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Jun 03, 2015

Mindful awareness of what addiction is

Big old fishing hook (for sturgeon fish) isolated on whiteBefore we can move onto step 6, “Placing Positives Values at the Center of Our Lives,” we really need to come into “Mindful Awareness of What Addiction is.” It’s easy to delude ourselves when the scientists define 10 types of addictions, and our particular one does not come up on their list.

  1. Alcohol
  2. Tobacco
  3. Caffeine
  4. Marijuana
  5. Solvents
  6. Opiates ( like pain killers, heroine, morphine, ketamine)
  7. Anti Anxiety Sedatives
  8. Psycho Stimulants (like speed or cocaine)
  9. Amphetamine (like ecstasy)
  10. Hallucinogens (like LSD)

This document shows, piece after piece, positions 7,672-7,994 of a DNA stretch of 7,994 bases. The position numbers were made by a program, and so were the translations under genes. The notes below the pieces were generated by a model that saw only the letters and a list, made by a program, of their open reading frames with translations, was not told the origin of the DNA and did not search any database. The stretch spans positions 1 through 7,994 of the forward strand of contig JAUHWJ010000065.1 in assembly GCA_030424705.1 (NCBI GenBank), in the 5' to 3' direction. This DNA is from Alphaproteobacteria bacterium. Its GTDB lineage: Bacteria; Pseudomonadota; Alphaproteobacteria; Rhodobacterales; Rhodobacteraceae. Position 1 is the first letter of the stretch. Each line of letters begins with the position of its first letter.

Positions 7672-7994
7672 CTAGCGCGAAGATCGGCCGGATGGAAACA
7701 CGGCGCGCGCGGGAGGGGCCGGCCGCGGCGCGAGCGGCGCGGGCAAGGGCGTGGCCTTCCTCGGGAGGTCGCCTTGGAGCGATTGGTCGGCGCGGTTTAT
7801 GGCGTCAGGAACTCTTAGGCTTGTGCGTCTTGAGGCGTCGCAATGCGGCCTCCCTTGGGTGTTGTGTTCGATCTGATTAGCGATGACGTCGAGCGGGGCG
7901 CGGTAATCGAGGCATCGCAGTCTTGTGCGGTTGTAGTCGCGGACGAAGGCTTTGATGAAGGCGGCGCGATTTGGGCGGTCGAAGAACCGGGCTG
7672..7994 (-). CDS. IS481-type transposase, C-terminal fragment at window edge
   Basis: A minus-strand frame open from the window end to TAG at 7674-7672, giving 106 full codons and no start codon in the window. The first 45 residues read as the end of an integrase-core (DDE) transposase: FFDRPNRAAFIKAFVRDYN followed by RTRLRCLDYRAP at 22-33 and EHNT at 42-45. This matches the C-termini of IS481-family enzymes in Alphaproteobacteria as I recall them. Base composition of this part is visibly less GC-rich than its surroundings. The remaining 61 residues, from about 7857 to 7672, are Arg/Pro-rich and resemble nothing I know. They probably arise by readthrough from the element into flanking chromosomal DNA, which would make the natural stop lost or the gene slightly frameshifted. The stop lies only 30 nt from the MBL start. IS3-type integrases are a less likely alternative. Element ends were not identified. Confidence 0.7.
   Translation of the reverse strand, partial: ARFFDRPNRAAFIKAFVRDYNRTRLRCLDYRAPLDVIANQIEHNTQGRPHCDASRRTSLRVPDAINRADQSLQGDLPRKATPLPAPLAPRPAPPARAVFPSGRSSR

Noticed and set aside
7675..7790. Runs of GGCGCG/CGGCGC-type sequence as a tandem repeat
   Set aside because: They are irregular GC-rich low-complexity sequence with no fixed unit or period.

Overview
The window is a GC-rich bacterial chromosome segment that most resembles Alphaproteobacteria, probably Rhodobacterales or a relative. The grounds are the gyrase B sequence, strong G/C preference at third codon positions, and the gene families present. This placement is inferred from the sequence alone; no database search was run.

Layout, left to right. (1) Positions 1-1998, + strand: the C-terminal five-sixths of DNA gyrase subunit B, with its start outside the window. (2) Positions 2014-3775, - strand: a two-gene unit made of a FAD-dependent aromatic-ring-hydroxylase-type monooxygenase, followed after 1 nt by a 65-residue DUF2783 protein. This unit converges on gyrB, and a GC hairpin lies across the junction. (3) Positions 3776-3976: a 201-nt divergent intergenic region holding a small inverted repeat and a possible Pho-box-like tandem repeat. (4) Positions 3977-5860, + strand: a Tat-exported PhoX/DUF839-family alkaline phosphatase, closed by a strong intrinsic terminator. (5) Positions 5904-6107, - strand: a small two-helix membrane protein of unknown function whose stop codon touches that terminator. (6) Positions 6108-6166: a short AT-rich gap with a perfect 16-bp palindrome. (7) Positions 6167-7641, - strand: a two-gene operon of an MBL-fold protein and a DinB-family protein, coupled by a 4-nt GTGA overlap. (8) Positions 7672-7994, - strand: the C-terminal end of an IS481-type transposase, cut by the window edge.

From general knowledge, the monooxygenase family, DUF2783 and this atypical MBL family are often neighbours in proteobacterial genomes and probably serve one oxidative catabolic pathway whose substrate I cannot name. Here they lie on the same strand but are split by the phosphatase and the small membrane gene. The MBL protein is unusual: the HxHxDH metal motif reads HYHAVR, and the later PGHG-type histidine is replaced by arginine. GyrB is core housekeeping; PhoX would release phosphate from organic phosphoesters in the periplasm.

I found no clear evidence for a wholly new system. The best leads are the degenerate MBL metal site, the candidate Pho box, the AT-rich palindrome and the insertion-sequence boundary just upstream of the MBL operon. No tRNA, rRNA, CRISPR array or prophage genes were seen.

If you only want to believe what the scientists say then how about reflecting on this: Scientists state that for something to be an addiction it must have the following … Read more »

May 04, 2015

Get over it

Vimalasara-790955So I have survived one month of mentorship through my own programme of ‘Eight Step Recovery.’ I’ve relapsed twice, and am back on track with three days of abstinence. I tried harm reduction and it didn’t work for me. Told myself I will eat a handful of raw cashews a day. I even left them out on the kitchen counter so my hosts could share them with me too. But once they were finished, I went out bought a 500 gram packet and proceeded to eat them for my lunch, during a period of three hours. Now you may think: ‘Get over it, you don’t have an addiction. … Read more »

Apr 06, 2015

Walking my talk

cashew nuts coated wasabiI decided it was about time I make some more effort at walking my talk. So what better opportunity do I have but to work through the 8 steps that I co-founded to take me out of my misery? Although many of the teachings I speak about in the book, were inspirations for me to change my life. I’ve not surrendered to a mentor/sponsor to take me systematically through the set of 8 steps.